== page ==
Comedy will have to get more political during Trump’s reign of terror. I was hoping to drop my Trump material after the election but no dice. Of course, nothing is worse than bad political comedy (e.g.: the Capitol Steps, and those Jibber Jabber people, if that’s still a reference). I do look forward to more comparisons of Trump to Hitler. What’s an example, you don’t ask? Trump is like Hitler except at least Hitler was a veteran.

Jen Kirkman
Jen’s special Just Keep Livin’? is available now on Netflix.

I don’t want to normalize this like Jimmy Fallon did by rubbing Trump’s head. This isn’t a joke and people are hurting. Many women are traumatized including me. Nothing is good. Jokes about Trump aren’t enough. We are just pissing into the wind. Many comedians, especially women, have always been political and most of us got harassed daily. None of us are excited about comedy because of Trump and anyone who is is scum.

Baron Vaughn
Baron’s album Blaxistential Crisis is now available on AST Records, and he will be appearing at Riot Fest LA.

Comedy has ALREADY gotten more political. It’s a reaction to the culture at large, and the culture at large has had all this stuff shoved down its throat for the past few years. There’s a new level of awareness about how the government works, mixed with a deep division in this country, sautéed with hatred and a sprinkle of xenophobia, then finely caramelized in racism. It’s a good thing to expose all the flaws in our institutions. It’s the only way to see what needs to be fixed. However, that doesn’t mean anyone will like it.

Eugene Mirman
Eugene Mirman voices Gene on Bob’s Burgers, and he will be appearing at Riot Fest LA.

Comedy will hopefully be both a distracting source of joy and a check on Trump’s sour, bullish ignorance and potential abuse of power. Stalin was always famously four jokes away from feeling ridiculed enough to step down and allow for a regulated, free-market economy. I think comedy will both get more political and also more silly — sometimes together, sometimes totally separately.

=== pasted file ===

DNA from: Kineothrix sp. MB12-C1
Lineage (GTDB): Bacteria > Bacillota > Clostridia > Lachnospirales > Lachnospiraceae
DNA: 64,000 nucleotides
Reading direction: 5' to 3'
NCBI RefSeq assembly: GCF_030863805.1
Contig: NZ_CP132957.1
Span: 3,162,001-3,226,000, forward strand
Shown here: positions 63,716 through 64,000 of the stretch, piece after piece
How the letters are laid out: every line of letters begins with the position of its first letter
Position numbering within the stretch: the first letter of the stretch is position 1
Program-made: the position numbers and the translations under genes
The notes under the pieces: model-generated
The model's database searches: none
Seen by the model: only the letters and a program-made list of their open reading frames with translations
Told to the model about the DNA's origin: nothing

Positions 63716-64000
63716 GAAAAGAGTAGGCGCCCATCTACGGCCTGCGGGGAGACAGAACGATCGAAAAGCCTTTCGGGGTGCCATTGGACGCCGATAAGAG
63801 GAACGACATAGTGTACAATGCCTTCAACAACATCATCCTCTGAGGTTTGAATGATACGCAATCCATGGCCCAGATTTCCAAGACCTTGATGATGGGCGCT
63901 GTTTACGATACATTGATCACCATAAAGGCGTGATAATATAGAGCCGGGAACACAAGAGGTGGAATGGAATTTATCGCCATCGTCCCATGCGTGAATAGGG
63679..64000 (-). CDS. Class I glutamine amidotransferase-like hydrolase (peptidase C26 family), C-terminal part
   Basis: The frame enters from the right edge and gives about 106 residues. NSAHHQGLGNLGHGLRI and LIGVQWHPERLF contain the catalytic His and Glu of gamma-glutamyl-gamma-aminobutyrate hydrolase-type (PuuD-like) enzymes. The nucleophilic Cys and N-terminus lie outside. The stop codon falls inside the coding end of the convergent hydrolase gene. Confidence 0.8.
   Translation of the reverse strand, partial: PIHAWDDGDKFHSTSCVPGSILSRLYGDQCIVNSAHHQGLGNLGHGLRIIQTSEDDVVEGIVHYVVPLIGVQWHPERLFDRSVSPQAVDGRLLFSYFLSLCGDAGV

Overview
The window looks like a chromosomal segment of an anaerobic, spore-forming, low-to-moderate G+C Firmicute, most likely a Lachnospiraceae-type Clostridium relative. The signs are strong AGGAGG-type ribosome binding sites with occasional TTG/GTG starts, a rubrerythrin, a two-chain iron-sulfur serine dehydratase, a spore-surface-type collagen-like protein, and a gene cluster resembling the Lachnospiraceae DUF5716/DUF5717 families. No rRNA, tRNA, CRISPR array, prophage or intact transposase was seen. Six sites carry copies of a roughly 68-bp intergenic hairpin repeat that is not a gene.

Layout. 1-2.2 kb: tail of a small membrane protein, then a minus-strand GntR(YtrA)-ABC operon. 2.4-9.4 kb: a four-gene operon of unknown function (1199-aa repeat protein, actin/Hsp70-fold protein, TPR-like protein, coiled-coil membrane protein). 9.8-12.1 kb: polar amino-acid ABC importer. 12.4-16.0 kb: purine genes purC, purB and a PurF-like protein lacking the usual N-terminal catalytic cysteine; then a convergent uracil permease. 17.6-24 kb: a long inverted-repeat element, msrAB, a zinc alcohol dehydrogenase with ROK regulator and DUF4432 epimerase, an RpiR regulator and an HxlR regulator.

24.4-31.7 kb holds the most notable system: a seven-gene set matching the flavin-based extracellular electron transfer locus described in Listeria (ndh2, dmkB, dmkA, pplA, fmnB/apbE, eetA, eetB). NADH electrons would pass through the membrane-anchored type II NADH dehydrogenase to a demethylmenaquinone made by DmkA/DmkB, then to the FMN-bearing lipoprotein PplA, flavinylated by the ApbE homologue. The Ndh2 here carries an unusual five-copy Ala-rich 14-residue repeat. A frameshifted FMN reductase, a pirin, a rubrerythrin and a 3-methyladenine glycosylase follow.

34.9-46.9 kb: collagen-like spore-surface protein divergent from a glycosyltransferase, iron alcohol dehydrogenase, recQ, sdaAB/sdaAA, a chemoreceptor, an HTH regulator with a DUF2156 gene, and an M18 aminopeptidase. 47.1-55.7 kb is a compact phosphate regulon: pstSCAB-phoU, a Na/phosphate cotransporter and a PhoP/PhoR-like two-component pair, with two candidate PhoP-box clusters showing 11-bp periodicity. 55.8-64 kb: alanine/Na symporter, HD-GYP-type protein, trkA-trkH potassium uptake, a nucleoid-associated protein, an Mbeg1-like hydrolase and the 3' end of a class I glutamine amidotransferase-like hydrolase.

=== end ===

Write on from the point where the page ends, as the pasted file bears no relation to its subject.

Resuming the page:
Aparna Nancherla
Aparna’s album Just Putting It Out There is available on Bentzen Ball Records, and she will be appearing at Riot Fest LA.

Comedy inherently gets more political reflecting the circumstances surrounding it, so even if it’s not in a direct way, it will unavoidably be impacted by what’s going on in the country and world. If people don’t feel affected by what’s going on, I guess I’d love to know what’s bopping around in their heads instead. It’s good if we become more aware of the political process and our role in it, rather than become further jaded and removed.

Bryan Safi and Erin Gibson
Bryan and Erin’s late-night show Throwing Shade airs on TVLand.

In this hellscape, downplaying what’s going on is every bit as political as yelling about it ‘til you’re hoarse. So, shrug emoji? We hope that our poop jokes are in the name of justice.

Sue Smith
Sue was named one of Brooklyn’s 50 Funniest People in 2016.

Comedy sheds a light on dark places you don’t want to check out by yourself. This whole situation has been so upsetting that all New Yorkers have upped their antidepressant dosages, myself included. If we can at least kinda laugh at it, then we can start to heal.

Maysoon Zayid
Maysoon’s TED talk “I Got 99 problems … Palsy Is Just One” has been viewed more than 9 million times.

Comedians must not back down. Trump is terrifying but also comedy gold. He’s a bully who can dish it out but can’t take it. It is our duty as Americans to mock him until he breaks. It’s also our job to speak the truth when others fear doing so. The best journalism I witnessed this year was provided by comedians like Samantha Bee, Seth Meyers, Stephen Colbert, and John Oliver. We need to fight the power while staying funny.

Eliot Glazer
Eliot writes for New Girl and hosts the live musical-comedy show “Haunting Renditions.”

I can’t even begin to imagine. Everyone was so nervous about making jokes after 9/11. But we were all united against one enemy, one force of darkness. This time, the noise is coming from inside the house. It’s like there are sleeper agents everywhere, ready to slap on a red hat and normalize the abnormal. I don’t know where comedy goes, but the clearest way to make light of it is to be vicious. Samantha Bee and her writers are razor sharp, and they don’t play nice. I never enjoyed it when Jon Stewart or John Oliver or even Sam Bee yell at the screen, but that’s because I was bathing in the soft, warm glow of Barack Obama’s intellect, reason, and extra chill. Now, more than ever, I want John Oliver, Seth Meyers, and Sam Bee to scream at the screen so that we never, ever forget that whatever this comedy language is directly informed by the LUNACY, the clownishness, the anti-intellectual darkness of a Trump presidency.

Lachlan Patterson
Lachlan’s special Live From Venice Beach is on Seeso and available on Audible Channels.

I don’t do a lot of political material because it doesn’t last very long. It’s a business decision really. I want to write material that will last a long time. That’s why I write about how the guy who named all the birds was lazy and how I’ve never met anyone who puts medium gas in their car.

16 Comedians on the Role of Comedy Under Trump